Thursday, January 28, 2010

Manure Tea Recipes



While you won’t find this recipe on the Food Channel, it’s been a staple of European gardeners for centuries. To brew that nutrient-rich elixir called "Manure Tea" or "Russian Tea" or "Poop Soup" relied on by millions, all you need is a non-leaky garbage can, water, a stir stick and, you guessed it, fresh manure.
Horse manure is far and away everyone’s favorite "tea bag", with fresh rabbit, goat, poultry or pig dooky running a close second, but you can settle for bagged sheep or poultry manure from a garden shop...but do take a few garbage bags to a neighborhood horse stall and treat your self to "the real thing" for best results., Fill the garbage can to within a foot from the top with water and let it sit 24 hours so the chlorine can outgas, add enough fresh horse poop to equal 1/5 the volume of the "teapot", and let it "brew" for two weeks with the lid off. I cover mine with an old window screen to be mosquitoes and flies can’t breed in there. Stir your "Poop Soup" daily with an old broom handle to mix the sunken "goodies" with the foamy top. At the end of two weeks, "it’s time for tea!"

Those manures other than horse are MUCH more potent, so I'd use one part of them to TEN parts of water for the "brewing" stage.

Just use an old mop bucket to bail out the barnyard scented elixir onto your hungriest plants like corn, roses, asparagus, raspberries, peonies, hibiscus, okra, pole beans, leafy greens, bananas, grapes, fruit trees, and Bird of Paradise. Then water it in deeply. They will lap up the combination of dissolved plant nutrients and beneficial bacteria, and you may soon be convinced you can see them growing!

For young seedlings of veggies and flowers just feed them a dilute mix of one half "poop soup" and water, then water that in too. This weakened strength insures you won’t "burn" those teensy young stems and roots. And use this dilute formula for a real pick-me-up for all your potted patio and indoor plants...don’t worry...that musty barnyard fragrance many folks actually like will pass in a few hours.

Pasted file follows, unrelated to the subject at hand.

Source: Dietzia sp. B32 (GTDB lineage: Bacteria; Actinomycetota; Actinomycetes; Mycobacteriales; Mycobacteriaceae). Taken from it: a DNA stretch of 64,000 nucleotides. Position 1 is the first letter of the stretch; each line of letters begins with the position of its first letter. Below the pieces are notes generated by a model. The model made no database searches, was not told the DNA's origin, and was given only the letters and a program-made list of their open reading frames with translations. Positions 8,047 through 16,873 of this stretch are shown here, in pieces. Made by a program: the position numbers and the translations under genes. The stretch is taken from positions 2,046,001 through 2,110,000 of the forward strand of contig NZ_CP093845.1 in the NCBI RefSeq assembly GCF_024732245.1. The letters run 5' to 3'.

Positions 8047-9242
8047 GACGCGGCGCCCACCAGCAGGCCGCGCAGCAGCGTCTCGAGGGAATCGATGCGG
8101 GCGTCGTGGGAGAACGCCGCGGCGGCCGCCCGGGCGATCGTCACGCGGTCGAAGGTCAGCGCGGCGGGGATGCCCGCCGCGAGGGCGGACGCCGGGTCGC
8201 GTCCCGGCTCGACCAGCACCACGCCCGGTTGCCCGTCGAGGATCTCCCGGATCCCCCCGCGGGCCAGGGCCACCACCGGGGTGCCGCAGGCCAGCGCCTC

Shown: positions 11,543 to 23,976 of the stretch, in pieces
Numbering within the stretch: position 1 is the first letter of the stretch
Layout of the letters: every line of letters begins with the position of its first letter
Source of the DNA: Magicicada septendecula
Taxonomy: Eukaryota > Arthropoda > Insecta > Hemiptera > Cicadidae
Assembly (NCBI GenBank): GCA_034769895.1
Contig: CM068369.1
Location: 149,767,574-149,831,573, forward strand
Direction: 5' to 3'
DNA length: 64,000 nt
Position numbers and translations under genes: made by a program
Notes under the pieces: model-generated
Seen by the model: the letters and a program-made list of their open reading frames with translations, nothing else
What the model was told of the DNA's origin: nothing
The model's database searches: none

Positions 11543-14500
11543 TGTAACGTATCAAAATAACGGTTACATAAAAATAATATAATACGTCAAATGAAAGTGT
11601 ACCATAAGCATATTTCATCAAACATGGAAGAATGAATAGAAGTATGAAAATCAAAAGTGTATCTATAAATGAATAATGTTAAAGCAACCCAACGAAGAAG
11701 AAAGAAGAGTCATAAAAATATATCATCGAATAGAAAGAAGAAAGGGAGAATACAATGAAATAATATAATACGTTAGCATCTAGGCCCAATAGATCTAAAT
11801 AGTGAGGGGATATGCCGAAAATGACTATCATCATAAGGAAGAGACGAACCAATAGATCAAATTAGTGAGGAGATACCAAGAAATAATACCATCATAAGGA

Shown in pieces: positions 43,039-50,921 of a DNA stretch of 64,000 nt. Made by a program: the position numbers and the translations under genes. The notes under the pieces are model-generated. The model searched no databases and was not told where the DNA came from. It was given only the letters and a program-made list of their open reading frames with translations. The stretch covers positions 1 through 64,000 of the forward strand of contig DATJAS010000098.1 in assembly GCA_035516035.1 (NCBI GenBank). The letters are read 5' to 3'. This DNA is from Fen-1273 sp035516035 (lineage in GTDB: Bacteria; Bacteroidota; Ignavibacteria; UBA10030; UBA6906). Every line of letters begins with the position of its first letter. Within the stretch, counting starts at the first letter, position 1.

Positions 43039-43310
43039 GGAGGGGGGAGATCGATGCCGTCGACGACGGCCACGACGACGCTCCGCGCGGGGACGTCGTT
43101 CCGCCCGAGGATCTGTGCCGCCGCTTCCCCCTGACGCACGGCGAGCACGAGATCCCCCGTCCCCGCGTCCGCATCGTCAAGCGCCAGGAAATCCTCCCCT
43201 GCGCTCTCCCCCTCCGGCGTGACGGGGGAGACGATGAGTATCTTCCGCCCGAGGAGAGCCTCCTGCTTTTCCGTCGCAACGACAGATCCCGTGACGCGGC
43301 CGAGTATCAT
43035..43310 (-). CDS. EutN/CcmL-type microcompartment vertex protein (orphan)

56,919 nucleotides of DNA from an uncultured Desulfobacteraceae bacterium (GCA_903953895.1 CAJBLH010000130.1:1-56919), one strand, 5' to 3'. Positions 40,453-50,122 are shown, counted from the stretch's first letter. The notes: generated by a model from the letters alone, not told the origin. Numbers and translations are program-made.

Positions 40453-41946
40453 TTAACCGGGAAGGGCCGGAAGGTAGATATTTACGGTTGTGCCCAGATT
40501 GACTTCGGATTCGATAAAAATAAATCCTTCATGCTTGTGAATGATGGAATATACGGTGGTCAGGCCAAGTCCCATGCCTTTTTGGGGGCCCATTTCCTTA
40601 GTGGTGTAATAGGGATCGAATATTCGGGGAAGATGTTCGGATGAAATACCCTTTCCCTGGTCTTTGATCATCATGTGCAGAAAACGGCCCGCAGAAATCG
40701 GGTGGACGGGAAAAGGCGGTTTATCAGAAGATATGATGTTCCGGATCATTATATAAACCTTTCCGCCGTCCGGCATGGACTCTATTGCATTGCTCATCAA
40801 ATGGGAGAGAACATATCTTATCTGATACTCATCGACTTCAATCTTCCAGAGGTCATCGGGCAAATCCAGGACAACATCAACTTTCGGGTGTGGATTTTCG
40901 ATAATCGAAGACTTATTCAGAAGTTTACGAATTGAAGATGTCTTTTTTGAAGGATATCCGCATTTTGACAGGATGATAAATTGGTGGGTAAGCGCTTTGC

When the tea is all drawn off, just spread the dregs at the bottom around your gardens as part of your ongoing mulching/sheet composting habit. Or toss it atop your compost heap. Hey, many of us save our tea bags and coffee grounds for the garden, why not this too?!

As with all recipes there are variations, and people think of new ones all the time. "Rose freaks" like to toss in five pounds of alfalfa pellets from the feed store. Passionate veggie gardeners will add a few pounds of dried kelp meal from the feed store, but you can use sea weed and dead fish washed up on the beach. Why the sea products? They contain valuable trace minerals all plants need for optimum health. Tossing in a two cups each of Epsom salts and DynaMate and Optizyme from a feed store will add the sulfur and magnesium and potassium and beneficial microbes many soils scream out for. If soil tests show you have highly acid soil, toss in a couple cups of dolomitic limestone to "sweeten" the tea. Soil tests show your soil too alkaline? Toss in a bushel basket of FRESH green grass clippings, then brew two weeks with the garbage can lid ON....with no air available your tea will soon be being brewed by anaerobic bacteria who will produce so many natural acids that the resulting tea dissolves egg shells and chicken bones! This version smells horrid (I call it "Puke Juice" due to its effect on the human gag reflex) but is a remarkably fast, cheap and natural way to acidify alkaline soils that also supplies a whole range of dissolved nutrients. I made several batches the summer of 1988 my first year in my Denver yard to quickly lower that pH of 8.5. The smell goes away in a few hours.

Julia Child was a gardener I hear, so I bet she’d even give these recipes a try...ready, set, brew!

No comments:

Post a Comment

Post a Comment